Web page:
LEAVES CONTINUE to fall from the trees, a week remains in November, and all of America will gorge themselves on turkey sandwiches this afternoon. Today’s retail tsunami notwithstanding, we have every reason to bask in Thanksgiving’s glow for a little while longer.
But I’m ready to turn the page. I’m ready for bells jingling, chestnuts roasting, and herald angels singing. I’m ready for Nat King Cole, Harry Connick, Jr., and the Waitresses. I’m ready for classic holiday specials old and new.
I used to delay my Christmas reveling until well into December. Chalk it up to some kind of weird purist streak–one heavily marinated in Catholic guilt–that demanded proper respect for the season and all of that nonsense.
In recent years, I’ve shifted seamlessly into Yule mode the instant my eyes open the day after Thanksgiving. And it has nothing to do with Black Friday. I enjoy giving (and, yeah, getting) gifts, but for me the joy of Christmas, and the reason I want it to start as soon as possible and last as long as possible, is that it’s the one time of year when we pay more than lip service to thinking about anyone besides ourselves.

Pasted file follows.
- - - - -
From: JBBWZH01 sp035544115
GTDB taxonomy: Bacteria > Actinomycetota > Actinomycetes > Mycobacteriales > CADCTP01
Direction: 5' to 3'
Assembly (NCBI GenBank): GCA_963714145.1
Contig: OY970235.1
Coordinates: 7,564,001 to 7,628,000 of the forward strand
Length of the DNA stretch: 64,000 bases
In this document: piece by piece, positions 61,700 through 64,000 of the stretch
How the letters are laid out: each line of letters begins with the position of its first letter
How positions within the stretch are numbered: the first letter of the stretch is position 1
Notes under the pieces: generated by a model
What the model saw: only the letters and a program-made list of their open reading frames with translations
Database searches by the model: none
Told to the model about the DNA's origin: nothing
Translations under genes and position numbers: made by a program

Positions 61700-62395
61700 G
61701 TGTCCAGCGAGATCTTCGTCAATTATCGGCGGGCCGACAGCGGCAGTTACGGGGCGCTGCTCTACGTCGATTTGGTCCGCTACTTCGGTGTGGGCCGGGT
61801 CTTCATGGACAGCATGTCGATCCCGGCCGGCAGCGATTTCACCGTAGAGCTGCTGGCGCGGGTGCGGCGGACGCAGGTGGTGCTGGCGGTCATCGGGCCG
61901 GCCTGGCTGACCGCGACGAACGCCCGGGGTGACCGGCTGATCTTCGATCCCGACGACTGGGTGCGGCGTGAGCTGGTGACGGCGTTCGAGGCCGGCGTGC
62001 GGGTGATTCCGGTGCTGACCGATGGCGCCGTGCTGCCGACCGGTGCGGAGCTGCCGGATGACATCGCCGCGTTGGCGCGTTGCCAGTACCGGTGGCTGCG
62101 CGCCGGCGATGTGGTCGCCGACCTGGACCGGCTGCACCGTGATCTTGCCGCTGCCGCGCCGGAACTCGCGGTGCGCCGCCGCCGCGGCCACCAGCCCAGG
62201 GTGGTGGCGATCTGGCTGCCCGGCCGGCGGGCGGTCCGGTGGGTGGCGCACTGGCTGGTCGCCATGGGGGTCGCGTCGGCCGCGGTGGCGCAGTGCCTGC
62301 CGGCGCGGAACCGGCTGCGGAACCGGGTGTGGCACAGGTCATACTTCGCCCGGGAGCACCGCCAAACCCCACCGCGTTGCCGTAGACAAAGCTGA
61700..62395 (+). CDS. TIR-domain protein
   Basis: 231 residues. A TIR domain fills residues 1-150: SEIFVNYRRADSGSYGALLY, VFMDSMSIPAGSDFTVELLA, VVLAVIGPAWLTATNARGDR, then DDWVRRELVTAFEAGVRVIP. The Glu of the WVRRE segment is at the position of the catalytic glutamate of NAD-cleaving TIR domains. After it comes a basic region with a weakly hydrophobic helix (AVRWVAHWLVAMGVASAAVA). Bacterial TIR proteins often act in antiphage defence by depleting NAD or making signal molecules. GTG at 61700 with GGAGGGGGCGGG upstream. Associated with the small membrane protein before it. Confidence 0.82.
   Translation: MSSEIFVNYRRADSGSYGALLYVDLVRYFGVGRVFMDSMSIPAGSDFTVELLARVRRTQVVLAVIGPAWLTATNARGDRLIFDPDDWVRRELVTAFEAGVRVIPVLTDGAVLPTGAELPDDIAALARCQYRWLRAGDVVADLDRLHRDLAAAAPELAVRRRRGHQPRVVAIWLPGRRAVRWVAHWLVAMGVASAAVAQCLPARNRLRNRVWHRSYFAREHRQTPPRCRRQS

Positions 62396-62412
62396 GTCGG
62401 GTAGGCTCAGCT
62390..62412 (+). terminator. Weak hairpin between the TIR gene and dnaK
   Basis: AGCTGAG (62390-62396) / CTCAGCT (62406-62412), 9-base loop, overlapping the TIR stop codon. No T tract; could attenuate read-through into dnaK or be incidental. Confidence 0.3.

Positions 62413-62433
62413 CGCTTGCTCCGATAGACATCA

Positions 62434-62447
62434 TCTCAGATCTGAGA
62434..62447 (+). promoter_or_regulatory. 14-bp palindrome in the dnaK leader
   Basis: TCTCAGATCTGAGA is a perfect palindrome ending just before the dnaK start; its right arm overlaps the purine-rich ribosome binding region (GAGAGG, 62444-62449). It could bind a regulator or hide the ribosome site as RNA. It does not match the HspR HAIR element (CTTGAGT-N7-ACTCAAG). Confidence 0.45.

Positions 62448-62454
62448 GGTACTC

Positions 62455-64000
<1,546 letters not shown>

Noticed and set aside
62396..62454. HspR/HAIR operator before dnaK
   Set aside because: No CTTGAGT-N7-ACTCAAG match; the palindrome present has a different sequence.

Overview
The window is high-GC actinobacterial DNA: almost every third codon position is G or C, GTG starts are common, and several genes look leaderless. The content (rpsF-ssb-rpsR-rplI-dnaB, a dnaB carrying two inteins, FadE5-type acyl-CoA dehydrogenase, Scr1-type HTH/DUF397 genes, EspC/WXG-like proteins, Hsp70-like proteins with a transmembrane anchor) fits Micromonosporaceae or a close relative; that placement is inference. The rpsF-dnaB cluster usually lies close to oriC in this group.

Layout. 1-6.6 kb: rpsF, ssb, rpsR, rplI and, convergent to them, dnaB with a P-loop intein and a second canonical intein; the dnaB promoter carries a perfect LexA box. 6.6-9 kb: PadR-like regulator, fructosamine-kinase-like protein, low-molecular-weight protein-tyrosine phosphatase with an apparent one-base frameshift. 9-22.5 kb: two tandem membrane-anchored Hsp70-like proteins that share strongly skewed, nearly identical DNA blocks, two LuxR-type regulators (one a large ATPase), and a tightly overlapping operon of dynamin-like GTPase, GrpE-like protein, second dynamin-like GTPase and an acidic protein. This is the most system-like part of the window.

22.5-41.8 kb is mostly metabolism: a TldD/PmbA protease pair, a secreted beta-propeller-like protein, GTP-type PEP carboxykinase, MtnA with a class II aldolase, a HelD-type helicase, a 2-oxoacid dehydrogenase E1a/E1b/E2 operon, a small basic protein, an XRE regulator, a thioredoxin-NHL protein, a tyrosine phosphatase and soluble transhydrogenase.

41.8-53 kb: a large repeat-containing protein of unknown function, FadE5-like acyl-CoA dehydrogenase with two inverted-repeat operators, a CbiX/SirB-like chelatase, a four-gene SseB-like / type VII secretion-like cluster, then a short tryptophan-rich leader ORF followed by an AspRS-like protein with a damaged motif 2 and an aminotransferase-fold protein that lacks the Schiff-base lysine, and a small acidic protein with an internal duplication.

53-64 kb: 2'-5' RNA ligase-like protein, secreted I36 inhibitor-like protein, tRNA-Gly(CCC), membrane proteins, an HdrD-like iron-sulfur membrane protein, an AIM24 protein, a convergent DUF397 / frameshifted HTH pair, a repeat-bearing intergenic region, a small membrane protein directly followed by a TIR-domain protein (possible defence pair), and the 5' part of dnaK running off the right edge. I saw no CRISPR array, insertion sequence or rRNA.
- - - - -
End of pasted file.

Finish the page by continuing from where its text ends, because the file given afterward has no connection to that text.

In our increasingly disposable society, where nonstop information crushes us minute after overwhelming minute and our gadgets and devices–which, I freely admit, I love–crank us to a constant state of manic connectedness, Christmastime gives us the chance to step back.
We drop some scratch in the Salvation Army kettle and buy gifts for impoverished families we’ll never know. We reflect on the past year and think about how to make the next one better. We gather the family around the fire, we sing carols around the piano, and we leave cookies and milk on the coffee table to give Santa a much-needed pick-me-up. And none of it feels anachronistic–it feels timeless, and classic, and true.
I don’t know about you, but I don’t have near enough of that in my life. I’ll happily take these last few weeks of the year to grab some more. | DL